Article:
jeudi 23 février 2012

The Papaya Miracle Cure

In some ways, French society is one of the most rational in the Western world. French thought process is inherently Cartesian, their educational system relies on a strong base in mathematics, and the country graduates more engineers than all other disciplines combined.

But push open the door of a medical professional here and you'd think all these folks had graduated from the Dr. Bombay school of medicine.

In an ongoing quest to alleviate my foot pain, I'd been referred out to get some custom orthodics as well as physical therapy. "This will speed the healing," my surgeon assured me.

So last week I went to get my foot "read" for the orthodics. Dr M. received me in his office, which was also his living quarters.  He had me walk across the room. "You are limping," he observed.

"Yes. My foot hurts."

He then asked me to step up onto a translucent platform which was set above a mirror. If this was some kind of trick to see up my skirt, he was out of luck. I was wearing trousers.

After constating that I was 'a heel walker' (and what biped is not?), he motioned for me to lay down on his examining table, saying he'd fix it all up with a little infra-red. I stuck out my foot towards the machine, wondering if it would turn my appendage into a spy with superpowers.

Several boring minutes later (spent staring at the dust-encrusted cornices of his curlycue'd ceiling), he pulled out from a wooden box The Sacred Black Mystical Healing Shroud (In reality, a torn and fraying piece of dark fabric which was as filthy as the ceiling). With this he wrapped my foot tightly and told me to repose myself for a bit. He left the room. (Surely to check on the state of the rôti de veau which I could smell from his apartment-office).

"Feeling better?" he inquired as he reentered the room.

"Um. Too early to tell." I got off the table and walked around the room. "Nope. Still hurts. But I do believe I see the image of Jesus now imprinted on my sole."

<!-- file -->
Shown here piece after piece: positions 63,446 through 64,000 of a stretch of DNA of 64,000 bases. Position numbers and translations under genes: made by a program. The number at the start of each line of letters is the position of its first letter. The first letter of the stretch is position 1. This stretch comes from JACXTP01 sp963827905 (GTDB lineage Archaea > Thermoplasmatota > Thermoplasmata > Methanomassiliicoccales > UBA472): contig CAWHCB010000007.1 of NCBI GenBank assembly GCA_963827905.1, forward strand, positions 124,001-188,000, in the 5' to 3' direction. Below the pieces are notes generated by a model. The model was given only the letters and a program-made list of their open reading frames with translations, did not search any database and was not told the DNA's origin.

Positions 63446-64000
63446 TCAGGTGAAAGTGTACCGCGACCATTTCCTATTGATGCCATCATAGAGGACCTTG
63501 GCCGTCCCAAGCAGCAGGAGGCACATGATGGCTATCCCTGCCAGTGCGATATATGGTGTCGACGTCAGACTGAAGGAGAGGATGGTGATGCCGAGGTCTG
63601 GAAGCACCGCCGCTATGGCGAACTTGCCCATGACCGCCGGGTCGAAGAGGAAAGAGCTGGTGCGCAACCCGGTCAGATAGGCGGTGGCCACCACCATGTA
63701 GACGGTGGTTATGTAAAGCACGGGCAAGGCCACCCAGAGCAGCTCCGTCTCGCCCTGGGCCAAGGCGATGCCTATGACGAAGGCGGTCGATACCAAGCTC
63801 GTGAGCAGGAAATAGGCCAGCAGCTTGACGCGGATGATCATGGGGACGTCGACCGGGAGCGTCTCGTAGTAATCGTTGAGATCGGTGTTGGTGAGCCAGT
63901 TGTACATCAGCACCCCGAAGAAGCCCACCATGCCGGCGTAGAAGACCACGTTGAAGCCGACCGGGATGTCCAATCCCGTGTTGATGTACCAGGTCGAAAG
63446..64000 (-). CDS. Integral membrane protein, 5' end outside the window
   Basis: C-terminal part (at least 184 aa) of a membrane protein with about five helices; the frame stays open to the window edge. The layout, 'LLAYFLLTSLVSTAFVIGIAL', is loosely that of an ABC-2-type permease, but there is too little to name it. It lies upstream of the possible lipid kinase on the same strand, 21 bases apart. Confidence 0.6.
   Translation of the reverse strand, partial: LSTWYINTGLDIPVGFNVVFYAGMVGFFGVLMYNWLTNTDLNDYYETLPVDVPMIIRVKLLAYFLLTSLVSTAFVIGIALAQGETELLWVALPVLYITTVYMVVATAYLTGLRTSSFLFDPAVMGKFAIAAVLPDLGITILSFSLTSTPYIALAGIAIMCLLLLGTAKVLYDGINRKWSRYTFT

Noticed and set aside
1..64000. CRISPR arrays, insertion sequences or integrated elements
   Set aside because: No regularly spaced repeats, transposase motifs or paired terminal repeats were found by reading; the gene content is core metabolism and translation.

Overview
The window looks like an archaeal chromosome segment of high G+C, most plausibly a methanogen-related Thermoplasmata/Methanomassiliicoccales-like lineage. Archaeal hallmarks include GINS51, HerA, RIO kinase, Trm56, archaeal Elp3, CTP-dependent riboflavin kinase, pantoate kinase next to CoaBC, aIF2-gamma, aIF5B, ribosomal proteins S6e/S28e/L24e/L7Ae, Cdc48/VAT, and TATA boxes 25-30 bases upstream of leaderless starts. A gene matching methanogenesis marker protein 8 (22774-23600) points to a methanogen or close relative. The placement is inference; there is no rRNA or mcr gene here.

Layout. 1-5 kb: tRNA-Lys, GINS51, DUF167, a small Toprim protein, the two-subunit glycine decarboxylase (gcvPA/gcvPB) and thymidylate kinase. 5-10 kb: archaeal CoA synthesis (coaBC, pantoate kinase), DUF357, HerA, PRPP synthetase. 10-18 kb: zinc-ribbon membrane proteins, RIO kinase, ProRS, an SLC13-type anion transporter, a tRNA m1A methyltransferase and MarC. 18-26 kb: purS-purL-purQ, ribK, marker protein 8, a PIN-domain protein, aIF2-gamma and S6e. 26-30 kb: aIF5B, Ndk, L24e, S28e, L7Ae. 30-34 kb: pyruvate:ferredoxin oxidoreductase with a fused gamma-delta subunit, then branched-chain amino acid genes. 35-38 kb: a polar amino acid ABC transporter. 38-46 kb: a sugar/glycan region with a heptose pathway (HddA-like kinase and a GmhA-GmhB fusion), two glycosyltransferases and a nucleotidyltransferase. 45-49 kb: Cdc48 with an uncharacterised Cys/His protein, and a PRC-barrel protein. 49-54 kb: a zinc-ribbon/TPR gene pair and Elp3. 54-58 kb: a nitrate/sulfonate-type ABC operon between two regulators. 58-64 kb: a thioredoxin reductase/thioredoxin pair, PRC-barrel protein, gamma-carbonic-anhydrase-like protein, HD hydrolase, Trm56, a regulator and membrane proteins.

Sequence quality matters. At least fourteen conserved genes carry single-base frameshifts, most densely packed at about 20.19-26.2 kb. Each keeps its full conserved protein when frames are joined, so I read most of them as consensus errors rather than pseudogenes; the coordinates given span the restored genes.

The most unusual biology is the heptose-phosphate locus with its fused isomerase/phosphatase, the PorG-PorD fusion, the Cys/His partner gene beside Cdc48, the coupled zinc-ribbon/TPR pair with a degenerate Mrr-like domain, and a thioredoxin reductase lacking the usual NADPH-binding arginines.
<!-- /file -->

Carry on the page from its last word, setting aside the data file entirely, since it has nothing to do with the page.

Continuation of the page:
He inked my feet and I pressed them onto a piece of paper. He told me to return in a week's time to pick up the inserts. I limped out of his flat, craving roast meat.


That afternoon I was scheduled to visit Dr. K, the kinétherapeute. These professionals are a hybrid of masseurs, chiropractors, weight management charlatans counselors, and occupational therapists. It is a branch of paramedicine which is viewed as entirely legitimate and is indeed reimbursed by French National Health. The State benefits used to be quite generous towards these practitioners: when I had my first baby in 1995, I was entitled to 6 weeks of sessions with one; sessions completely devoted to firming up my abdomen and pelvic floor so I would be primed and a ready-contender to recontribute to France's natality rate. I even got the State to send me to a post-natal spa for a week!

"You have a unique last name," Dr. K began. "I only know of one other [my last name]: the famous cyclist."

Me: "Yes. He was a cousin of my former husband."

Dr. K:"Really? I was his masseur on his Tour de France win. It is thanks to me, and my diagnosis that he was lacking in magnesium, that he won that year."

Me: "Hmmm. It's a real shame he committed suicide later."

Dr. K: "Yes. A little problem with the Armagnac."

Me: "I guess the magnesium can't cure everything, right?"

He instructed me to disrobe and walk across the room.

"You are limping."

"Yes, my foot hurts. I'm here for my foot."

He stood behind me and pressed his fingers into those dimples that ride above one's buttocks. He pronounced my morphology "lucky." This was followed by a lengthy pseudo-scientific explanation of the two types of female morphologies: the "unlucky" mediterranean one--where the woman's hips spread out to all southern European countries once she has given birth, never to snap back--and mine, the "lucky" Nordic frame, which Dr. K judged I possess (despite my being descended from a long line of overweight Eastern European peasants). "These are women with no hips, but the baby makes them carry their fat in the stomach. Once you get to your goal weight, you will see! It all snaps back!"